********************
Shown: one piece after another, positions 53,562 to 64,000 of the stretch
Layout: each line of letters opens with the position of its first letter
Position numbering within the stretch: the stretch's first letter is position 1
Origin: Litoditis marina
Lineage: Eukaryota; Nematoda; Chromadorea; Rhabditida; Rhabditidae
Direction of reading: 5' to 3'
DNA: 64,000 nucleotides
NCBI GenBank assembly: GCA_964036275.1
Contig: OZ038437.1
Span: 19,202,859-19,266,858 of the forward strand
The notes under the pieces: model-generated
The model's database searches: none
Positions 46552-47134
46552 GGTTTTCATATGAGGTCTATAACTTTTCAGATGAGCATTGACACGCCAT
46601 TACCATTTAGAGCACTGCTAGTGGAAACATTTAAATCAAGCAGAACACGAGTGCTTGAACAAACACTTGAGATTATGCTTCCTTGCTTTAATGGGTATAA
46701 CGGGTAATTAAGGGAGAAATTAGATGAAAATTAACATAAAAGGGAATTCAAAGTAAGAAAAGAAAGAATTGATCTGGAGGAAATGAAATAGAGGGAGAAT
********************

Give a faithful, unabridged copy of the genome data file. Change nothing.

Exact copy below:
Shown: one piece after another, positions 53,562 to 64,000 of the stretch
Layout: each line of letters opens with the position of its first letter
Position numbering within the stretch: the stretch's first letter is position 1
Origin: Litoditis marina
Lineage: Eukaryota; Nematoda; Chromadorea; Rhabditida; Rhabditidae
Direction of reading: 5' to 3'
DNA: 64,000 nucleotides
NCBI GenBank assembly: GCA_964036275.1
Contig: OZ038437.1
Span: 19,202,859-19,266,858 of the forward strand
The notes under the pieces: model-generated
The model's database searches: none
Positions 46552-47134
46552 GGTTTTCATATGAGGTCTATAACTTTTCAGATGAGCATTGACACGCCAT
46601 TACCATTTAGAGCACTGCTAGTGGAAACATTTAAATCAAGCAGAACACGAGTGCTTGAACAAACACTTGAGATTATGCTTCCTTGCTTTAATGGGTATAA
46701 CGGGTAATTAAGGGAGAAATTAGATGAAAATTAACATAAAAGGGAATTCAAAGTAAGAAAAGAAAGAATTGATCTGGAGGAAATGAAATAGAGGGAGAAT